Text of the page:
The #MeToo movement and public outcry over Dr. Larry Nassars sex abuse have not reformed the system that disciplines doctors.
Key Excerpts from Article on Website of Atlanta Journal-Constitution (Atlanta's leading newspaper)
Posted: July 15th, 2018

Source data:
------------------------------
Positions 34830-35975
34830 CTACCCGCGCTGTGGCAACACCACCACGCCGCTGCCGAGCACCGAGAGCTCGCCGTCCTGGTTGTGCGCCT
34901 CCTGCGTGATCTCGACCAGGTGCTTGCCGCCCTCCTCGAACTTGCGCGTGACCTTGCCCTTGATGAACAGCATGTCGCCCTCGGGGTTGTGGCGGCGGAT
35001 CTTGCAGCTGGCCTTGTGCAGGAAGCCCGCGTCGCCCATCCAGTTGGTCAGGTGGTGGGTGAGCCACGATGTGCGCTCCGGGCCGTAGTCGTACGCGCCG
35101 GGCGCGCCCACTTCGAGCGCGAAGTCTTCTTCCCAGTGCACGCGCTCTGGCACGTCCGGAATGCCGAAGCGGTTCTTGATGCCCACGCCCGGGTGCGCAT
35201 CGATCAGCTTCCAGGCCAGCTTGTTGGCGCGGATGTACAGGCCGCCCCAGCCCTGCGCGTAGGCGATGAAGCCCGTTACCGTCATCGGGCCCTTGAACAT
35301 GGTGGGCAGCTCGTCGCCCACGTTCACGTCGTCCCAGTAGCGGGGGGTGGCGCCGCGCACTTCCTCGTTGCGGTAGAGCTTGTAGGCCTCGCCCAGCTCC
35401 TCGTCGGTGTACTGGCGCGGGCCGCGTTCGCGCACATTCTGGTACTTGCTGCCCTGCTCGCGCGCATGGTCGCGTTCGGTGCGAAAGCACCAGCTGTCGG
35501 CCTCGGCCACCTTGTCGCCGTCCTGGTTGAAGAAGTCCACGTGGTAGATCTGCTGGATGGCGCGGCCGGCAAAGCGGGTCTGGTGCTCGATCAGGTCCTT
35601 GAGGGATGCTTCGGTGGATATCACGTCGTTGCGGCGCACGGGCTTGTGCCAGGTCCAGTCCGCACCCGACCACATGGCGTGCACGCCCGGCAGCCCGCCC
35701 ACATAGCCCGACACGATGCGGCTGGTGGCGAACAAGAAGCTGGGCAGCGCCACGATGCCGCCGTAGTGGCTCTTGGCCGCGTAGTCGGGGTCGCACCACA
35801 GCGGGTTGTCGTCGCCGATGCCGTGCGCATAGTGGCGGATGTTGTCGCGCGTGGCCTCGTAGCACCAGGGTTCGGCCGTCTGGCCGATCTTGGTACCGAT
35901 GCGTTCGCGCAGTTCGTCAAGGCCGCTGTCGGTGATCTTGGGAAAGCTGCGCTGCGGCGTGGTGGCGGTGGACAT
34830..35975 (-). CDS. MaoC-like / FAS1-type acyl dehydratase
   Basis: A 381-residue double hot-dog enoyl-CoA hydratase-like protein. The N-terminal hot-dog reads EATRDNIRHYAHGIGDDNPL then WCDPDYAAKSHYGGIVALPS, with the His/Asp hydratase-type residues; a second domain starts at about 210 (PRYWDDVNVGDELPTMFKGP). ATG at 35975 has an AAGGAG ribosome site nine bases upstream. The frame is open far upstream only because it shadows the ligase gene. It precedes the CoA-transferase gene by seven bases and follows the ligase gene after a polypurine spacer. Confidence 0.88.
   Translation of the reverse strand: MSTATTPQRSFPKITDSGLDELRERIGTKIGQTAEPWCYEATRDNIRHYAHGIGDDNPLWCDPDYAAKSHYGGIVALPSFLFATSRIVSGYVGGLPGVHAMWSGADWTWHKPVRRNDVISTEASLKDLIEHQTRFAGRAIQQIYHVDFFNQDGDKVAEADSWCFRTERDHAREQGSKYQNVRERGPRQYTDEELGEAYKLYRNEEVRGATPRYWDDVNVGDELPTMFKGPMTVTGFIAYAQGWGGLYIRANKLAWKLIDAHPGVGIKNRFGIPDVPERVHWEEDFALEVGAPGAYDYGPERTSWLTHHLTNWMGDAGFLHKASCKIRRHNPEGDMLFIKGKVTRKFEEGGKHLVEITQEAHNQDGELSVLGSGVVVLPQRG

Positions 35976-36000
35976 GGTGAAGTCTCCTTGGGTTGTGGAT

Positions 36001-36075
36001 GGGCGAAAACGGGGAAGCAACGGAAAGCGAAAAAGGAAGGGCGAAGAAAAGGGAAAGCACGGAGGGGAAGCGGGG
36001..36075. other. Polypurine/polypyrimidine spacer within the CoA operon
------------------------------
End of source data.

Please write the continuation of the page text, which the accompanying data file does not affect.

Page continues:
A new national investigation by The Atlanta Journal-Constitution has uncovered 450 cases of doctors who were brought before medical regulators or courts for sexual misconduct or sex crimes in 2016 and 2017. In nearly half of those cases, the AJC found, the doctors remain licensed to practice medicine, no matter whether the victims were patients or employees, adults or children. Even some doctors criminally convicted are back in practice, demonstrating that a system that forgives doctors first exposed by the AJC in 2016 has not changed. Dr. Richard Martin Roberts is still allowed to see patients in Texas even though a medical board disciplinary panel in November 2017 found he repeatedly conducted unwarranted genital exams on young girls. Only doctors get to do this, he told one, a 7-year-old he was supposed to be examining for a learning disability. Doctors benefit from a system where victims are often not believed [and] criminal charges for physician sex abuse are rare. At a time when powerful men in business and politics are losing careers over sexual misconduct, Americas doctors remain a baffling exception, impervious to the power of the #MeToo movement. The AJCs new investigation found that medical boards still routinely handle serious sexual misconduct as an illness or lapse in training that should be dealt with through therapy, education and watchful eyes in exam rooms. In 31 states, cases can be hidden from the public through private board actions.